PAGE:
And yet the division between Deleu as a utopian and Deprez as a nihilist is far too simplistic. After all, there is also something unspokenly violent in Deleu's blending of the modernist rationality of Le Corbusier with the surrealism and revolt of the 1960s. 'A proposal for more confusion' is what Deleu sprayed on the sidewall of his house, and that also sums up the premise of his 'urbanist art'. Terms like VIPcity, orbanism, but also the name T.O.P. (Turn-On Planning) Office itself, just like the logo of the upside-down globe, parody the pompous jargon of study and design firms. And at the same time, it is anything but casual irony. The sowing of confusion is always done with an eye to the future: the seemingly playful and provocative 'proposals' from 1972, such as those for urban wildlife, high lawns, and the protection of weeds, suddenly acquire a lucid, ecological urgency decades later. And conversely, Deprez's oeuvre also has something utopian and even comforting, albeit in a subdued way. Many architectural and urban planning visions desperately ignore the negative aspects of existence: unrest, alienation, fear, aggression. Demons become fierce if you don't give them a place. And precisely because Deprez is able to translate them into architecture, it becomes possible to trace counterforces and lines of escape.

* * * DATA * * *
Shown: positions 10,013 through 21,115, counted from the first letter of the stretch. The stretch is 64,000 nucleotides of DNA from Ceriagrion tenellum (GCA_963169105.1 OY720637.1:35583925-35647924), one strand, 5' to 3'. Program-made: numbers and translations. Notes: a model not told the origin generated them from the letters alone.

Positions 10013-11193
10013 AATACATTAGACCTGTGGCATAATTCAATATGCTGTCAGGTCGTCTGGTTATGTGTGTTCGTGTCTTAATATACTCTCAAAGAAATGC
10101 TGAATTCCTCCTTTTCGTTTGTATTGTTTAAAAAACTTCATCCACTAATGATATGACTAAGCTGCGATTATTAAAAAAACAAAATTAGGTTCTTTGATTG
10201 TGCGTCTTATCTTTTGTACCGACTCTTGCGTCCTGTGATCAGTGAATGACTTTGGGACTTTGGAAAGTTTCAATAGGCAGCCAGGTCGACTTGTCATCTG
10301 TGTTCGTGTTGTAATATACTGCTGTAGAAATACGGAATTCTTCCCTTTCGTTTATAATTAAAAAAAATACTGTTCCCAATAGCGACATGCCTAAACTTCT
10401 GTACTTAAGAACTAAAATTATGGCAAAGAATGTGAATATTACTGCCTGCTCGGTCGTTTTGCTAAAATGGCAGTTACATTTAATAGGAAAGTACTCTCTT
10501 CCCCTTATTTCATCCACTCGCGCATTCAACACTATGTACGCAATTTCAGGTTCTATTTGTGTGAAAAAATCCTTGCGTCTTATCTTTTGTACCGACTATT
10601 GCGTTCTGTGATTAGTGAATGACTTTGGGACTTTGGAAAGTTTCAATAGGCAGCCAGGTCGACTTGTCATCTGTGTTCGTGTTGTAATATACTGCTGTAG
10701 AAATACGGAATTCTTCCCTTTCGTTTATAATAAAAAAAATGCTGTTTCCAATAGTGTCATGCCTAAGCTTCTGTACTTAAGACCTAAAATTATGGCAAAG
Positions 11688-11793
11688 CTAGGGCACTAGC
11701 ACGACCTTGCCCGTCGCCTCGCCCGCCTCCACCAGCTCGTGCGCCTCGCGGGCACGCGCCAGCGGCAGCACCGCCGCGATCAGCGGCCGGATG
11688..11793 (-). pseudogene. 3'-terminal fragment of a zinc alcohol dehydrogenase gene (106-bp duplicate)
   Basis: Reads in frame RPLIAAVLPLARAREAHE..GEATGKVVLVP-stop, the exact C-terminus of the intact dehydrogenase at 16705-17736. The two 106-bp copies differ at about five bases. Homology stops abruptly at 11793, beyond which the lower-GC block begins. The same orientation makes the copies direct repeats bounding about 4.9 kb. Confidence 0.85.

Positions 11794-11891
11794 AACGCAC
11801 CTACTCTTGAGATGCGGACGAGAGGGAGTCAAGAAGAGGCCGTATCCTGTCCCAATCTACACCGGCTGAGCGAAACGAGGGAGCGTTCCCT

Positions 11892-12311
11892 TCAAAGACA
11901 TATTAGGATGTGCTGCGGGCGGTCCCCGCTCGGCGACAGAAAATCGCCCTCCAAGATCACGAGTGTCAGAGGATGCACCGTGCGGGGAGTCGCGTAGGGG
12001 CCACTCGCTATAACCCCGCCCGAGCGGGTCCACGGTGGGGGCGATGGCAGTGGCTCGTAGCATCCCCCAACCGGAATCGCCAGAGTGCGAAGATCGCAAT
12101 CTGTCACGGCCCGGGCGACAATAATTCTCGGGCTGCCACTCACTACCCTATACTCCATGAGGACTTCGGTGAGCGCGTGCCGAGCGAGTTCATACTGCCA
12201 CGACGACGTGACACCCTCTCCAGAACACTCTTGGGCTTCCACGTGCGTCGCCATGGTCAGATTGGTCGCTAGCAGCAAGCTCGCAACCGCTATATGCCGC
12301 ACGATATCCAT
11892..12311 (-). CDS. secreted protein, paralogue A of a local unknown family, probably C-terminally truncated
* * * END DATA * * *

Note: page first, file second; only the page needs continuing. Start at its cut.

The strange kinship between Deleu and Deprez is, in my opinion, also evident in the latest project of T.O.P. Office, Darling Springs, both final piece and eternal work in progress: an imaginary urban layout that should do away with ad hoc urbanism. It is an attempt to represent public space on a global scale, the Unadapted City embedded in a grid of all possible landforms on earth. This training ground for future urban planning artists suggests the phantasm of the perfect structure, in which every element has a place, can move freely and can be reshuffled and rescaled again and again. It offers an order that at the same time implies radical freedom, for its concrete architectural realisation remains open. As an ironic counterpart to this project, there is Deleu's maquette, based on the row of prototypes of pieces of the border wall then-President Donald Trump wanted to erect on the southern border of the US. Together, these full-size prototypes form a monumental ready-made, unwanted land art with a wry political message. A message completely opposite to Deleu’s, whose containers and pylons just emphasize the mobility of the modern, a mobility against which the myth of the wall no longer stands. The urbanism of the future will have to offer protection and structure in a different way, without succumbing to the authoritarian temptation of expert planners who impose their will. The choice of the somewhat kitschy name Darling Springs, as if coined by dodgy property developers, makes it clear that this is a promise to be taken both seriously and distrusted.